How Pay for Different Jobs in Education Compare

People often ask educators what keeps them going despite the challenges of their sector. “More than anything else, it’s the students,” Exequiel Hernandez, an associate professor at The Wharton School, told Harvard Business Publishing. Driven to stimulate and inspire students toward various passions and careers, educators feel a deep sense of responsibility and respect for their students.

However, education workers can fall victim to the “passion tax,” which puts their commitment to their students and teaching at odds with earning a living wage.

As of 2022, teachers earn 26.4% less than other college-educated workers, the lowest in six decades, according to the Economic Policy Institute. A 2019 Hill-HarrisX survey revealed that voters across the political spectrum agree teachers are not paid enough for their work, which includes many unpaid hours spent planning, grading, and communicating with parents—not to mention paying out-of-pocket for school supplies.

With record-breaking declines in college enrollment, large-scale school worker strikes, teacher shortages, and the setbacks caused by remote learning during the pandemic, education workers are at a crossroads.

Finding a way to earn more in education isn’t straightforward, with tasks for other roles in the field differing greatly.

Numerade used data from the Bureau of Labor Statistics, industry research, and news articles to examine annual median pay for 14 jobs in the education industry and efforts to improve pay. It shows a disparate pay scale across the field, from $30,900 for teacher assistants to $80,800 for professors.

Breakdown by Job

Pay for educators varies based on several factors, including the specific role held, geography, experience, education, union involvement, and, according to an American Progress analysis, race and gender. Workers in the education field also have varying benefits, like pensions, flexibility, and “time off” during summer breaks. However, many teachers still need to work during the summer to plan for the year ahead or take on a second job to make ends meet, most of which are outside of education.

Professors earn the highest salaries among educators, pulling in around 2.5 times that of teacher assistants, who make the least in the analysis of 14 jobs in education. Professors’ responsibilities reach far beyond planning, teaching, and grading assignments. They may also be required to specialize heavily in their topic of study by actively conducting and publishing research and writing grants to support the work while bolstering their institution’s reputation.

With a median wage of $89,130, education administrators earn more than professors. Their tasks significantly impact schools, including financial management, oversight of student outcomes, and human resources.

Compensation for tutors takes a sharp dip in the pay scale, with educators earning an average of $36,700. Tutors help students learn and understand concepts, complete assignments, and prepare for exams through one-on-one teaching in specific subjects. Tutoring programs were heavily funded during the pandemic to make up for learning losses, and an analysis by Stanford’s National Student Support Accelerator reported that, as of November 2023, 26 states have enacted rules to ensure quality is maintained.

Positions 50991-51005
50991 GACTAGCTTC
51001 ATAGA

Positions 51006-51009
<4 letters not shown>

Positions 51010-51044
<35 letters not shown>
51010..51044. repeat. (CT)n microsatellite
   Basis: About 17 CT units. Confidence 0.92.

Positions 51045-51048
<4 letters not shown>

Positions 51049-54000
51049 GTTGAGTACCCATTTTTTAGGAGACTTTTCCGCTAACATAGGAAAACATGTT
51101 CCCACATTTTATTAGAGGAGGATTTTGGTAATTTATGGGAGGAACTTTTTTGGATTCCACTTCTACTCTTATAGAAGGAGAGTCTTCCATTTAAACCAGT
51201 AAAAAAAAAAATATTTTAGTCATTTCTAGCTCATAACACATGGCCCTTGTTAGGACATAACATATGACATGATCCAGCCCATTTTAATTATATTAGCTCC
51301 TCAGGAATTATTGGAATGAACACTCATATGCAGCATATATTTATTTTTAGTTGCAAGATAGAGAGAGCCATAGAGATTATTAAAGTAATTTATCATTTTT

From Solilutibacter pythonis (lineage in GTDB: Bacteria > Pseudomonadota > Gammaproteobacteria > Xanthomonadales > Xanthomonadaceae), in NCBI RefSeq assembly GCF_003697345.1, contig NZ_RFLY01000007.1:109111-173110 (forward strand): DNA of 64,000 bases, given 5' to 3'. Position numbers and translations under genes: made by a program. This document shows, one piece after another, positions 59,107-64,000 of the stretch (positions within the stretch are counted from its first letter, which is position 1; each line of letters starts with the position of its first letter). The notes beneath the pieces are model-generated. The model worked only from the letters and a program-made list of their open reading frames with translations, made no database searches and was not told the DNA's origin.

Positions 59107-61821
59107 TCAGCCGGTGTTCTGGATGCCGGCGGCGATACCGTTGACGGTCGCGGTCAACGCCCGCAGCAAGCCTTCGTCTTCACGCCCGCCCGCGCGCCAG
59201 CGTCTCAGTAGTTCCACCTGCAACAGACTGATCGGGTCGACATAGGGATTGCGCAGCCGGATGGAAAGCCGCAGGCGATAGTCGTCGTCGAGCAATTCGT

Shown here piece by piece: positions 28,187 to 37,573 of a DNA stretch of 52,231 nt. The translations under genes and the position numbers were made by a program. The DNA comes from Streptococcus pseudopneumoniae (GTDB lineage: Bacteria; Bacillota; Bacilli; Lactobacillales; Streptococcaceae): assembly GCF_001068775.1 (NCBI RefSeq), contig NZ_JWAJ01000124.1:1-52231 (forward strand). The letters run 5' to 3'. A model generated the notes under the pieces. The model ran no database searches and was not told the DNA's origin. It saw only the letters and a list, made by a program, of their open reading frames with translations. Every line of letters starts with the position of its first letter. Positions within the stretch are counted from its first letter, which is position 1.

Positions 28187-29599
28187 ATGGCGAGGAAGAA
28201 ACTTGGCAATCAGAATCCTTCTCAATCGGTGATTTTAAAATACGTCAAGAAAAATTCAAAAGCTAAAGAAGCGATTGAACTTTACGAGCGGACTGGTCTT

Librarian pay isn’t discussed nearly as much as teacher pay—however, these roles rank second-lowest in the analysis of BLS data. On average, library technicians and assistants earn $35,300 a year to help students conduct research, create databases for organizing library materials, and source new books.

The salaries of early childhood teachers rank the lowest among educators, even though they prepare children for their academic journey with essential numeracy, literacy, and critical thinking lessons. They inspire self-expression, teach communication and emotional intelligence, and share skills kids need to develop and grow.

The government is stepping in to help the education sector, but the effects aren’t yet closing the widening gap. By February 2022, the National Conference of State Legislatures reported that 25 states had enacted or proposed legislation to increase teacher compensation. On a national level, the Department of Health and Human Services is working to raise wages by $10,000 on average for qualifying education sector workers, including teachers, janitors, and classroom aides.


  • Ali Hickerson

    Ali Hickerson is a content writer and strategist, multimedia journalist, and contributing writer for Stacker, based in Brooklyn, New York City. She has worked extensively in non-profit and health communications in Melbourne, Australia, and New York City, and has also worked in video production and the tech industry, most recently at Waze. Ali writes for B2B companies and enjoys writing about health and wellness—especially psychology and the evolving relationship towards work in our culture. Outside of work, Ali is practicing yoga, soaking in the arts in the city, or planning her next dream documentary project.